G20 environment ministers in Naples, Italy, concluded a “hard-fought summit” yesterday, reports the Financial Times, which “at times appeared to be on the brink of disintegrating”.
The newspaper continues: “In the final communiqué, published on Sunday after a series of delays, ministers said they would boost their climate targets, known as ‘nationally determined contributions’, ahead of the UN COP26 climate summit in Glasgow in November. However the ministers failed to reach agreement on phasing out coal, or removing subsidies for fossil fuels, because of opposition from Russia, China, India and Saudi Arabia.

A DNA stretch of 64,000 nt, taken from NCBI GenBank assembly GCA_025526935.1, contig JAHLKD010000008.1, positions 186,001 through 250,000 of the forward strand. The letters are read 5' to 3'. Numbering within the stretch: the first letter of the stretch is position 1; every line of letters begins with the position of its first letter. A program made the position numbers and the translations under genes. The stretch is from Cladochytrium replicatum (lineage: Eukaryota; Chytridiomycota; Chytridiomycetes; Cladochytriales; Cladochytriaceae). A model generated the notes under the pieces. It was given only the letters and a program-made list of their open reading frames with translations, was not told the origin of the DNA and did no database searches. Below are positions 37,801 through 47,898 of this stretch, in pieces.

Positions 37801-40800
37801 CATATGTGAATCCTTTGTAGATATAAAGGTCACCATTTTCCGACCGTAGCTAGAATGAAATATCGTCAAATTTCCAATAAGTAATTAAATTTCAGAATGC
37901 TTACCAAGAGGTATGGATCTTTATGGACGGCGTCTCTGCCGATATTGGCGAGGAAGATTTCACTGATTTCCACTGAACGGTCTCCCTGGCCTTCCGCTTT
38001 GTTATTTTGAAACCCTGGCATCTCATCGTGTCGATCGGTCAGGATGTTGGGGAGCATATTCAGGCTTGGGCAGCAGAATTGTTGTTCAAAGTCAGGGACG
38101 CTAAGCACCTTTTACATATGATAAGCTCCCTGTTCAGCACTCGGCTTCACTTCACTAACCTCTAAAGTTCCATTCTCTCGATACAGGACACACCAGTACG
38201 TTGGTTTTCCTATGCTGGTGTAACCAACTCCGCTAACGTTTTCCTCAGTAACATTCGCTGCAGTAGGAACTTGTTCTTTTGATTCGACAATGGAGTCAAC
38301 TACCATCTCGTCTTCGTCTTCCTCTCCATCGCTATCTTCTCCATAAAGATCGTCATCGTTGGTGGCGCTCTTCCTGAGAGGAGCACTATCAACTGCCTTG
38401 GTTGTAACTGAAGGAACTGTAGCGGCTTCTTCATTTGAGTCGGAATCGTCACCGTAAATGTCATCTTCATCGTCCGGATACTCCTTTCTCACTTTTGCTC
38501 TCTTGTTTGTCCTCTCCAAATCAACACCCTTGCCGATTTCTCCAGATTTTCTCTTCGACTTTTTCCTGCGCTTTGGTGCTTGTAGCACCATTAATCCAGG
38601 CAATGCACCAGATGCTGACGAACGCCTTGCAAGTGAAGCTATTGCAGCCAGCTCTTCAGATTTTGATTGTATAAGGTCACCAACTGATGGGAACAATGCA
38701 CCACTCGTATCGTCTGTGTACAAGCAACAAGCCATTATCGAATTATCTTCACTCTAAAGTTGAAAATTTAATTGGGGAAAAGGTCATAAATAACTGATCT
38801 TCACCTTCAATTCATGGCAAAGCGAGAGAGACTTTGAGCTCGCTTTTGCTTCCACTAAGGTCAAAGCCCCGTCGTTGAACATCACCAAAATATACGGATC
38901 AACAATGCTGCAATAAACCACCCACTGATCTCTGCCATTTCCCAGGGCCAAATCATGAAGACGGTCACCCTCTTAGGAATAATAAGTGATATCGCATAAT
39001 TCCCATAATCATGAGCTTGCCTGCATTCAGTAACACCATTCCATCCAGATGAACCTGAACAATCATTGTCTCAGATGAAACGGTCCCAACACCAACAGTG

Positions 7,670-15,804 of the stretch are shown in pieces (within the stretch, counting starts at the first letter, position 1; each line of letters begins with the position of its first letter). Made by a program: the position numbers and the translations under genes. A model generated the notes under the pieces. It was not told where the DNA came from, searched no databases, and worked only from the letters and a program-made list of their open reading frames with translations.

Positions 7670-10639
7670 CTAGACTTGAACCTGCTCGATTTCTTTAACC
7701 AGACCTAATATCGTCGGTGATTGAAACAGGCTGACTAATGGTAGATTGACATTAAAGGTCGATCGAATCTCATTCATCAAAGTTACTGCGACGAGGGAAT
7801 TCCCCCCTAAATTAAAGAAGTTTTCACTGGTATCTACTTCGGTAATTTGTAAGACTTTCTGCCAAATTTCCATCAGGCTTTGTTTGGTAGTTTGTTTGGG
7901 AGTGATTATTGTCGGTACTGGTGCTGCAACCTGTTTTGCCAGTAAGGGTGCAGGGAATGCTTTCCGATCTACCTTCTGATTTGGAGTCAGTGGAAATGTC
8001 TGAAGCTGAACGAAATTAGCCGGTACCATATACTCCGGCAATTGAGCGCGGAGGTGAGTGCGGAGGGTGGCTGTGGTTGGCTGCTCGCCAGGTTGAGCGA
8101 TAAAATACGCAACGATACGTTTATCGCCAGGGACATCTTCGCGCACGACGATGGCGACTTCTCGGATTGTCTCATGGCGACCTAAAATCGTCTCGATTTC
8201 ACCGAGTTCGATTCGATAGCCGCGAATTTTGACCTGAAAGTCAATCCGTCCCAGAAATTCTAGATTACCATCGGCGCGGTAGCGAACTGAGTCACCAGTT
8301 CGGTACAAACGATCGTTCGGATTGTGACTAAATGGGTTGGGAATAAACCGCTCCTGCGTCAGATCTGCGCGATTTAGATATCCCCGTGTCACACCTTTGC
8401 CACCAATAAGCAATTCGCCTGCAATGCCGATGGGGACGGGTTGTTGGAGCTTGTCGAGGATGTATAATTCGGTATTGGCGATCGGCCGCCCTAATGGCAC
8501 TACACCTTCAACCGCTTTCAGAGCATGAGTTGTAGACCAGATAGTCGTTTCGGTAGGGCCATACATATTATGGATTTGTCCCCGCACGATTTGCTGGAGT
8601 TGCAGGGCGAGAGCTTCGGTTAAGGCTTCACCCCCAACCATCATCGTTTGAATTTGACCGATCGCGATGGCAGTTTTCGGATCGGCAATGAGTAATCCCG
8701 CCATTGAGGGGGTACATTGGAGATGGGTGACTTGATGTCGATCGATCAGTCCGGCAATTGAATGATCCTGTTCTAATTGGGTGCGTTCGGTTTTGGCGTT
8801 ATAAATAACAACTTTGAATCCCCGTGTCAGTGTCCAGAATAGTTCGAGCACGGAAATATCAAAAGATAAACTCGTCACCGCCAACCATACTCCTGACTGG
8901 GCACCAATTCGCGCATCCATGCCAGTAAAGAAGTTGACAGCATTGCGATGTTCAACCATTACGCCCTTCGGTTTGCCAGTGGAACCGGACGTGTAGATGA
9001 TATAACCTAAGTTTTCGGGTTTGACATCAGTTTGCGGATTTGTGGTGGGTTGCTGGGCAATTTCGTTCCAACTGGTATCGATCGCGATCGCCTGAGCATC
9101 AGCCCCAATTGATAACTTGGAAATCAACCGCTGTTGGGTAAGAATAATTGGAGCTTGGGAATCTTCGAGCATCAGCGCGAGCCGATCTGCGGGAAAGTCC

In a sign of how fraught the talks were, meetings in Naples ran through the night on Thursday evening, and final communiqué text was published on Sunday, a day and a half later than expected.” Reuters says: “The failure to agree common language ahead of that gathering is likely to be seen as a setback to hopes of securing a meaningful accord in Scotland.” Axios agrees, saying the deadlock “foreshadows difficult negotiations looming for this fall’s critical climate summit”. Bloomberg says: “Ending the use of coal, the dirtiest fossil fuel, was a major sticking point. Italy, which is hosting the G20 meeting, pushed to include that goal within the official communiqué…However, a number of countries including India and Russia resisted.” The outlet quotes Alok Sharma, the incoming COP26 president: “It is frustrating that despite the progress made by some countries, there was no consensus in Naples to confine coal to history.“ The Press Association carries the reaction of musician and campaigner Bob Geldof who “accused the G20 leaders of failing to act on climate change, and called for a global carbon tax to fight the ‘disaster’”.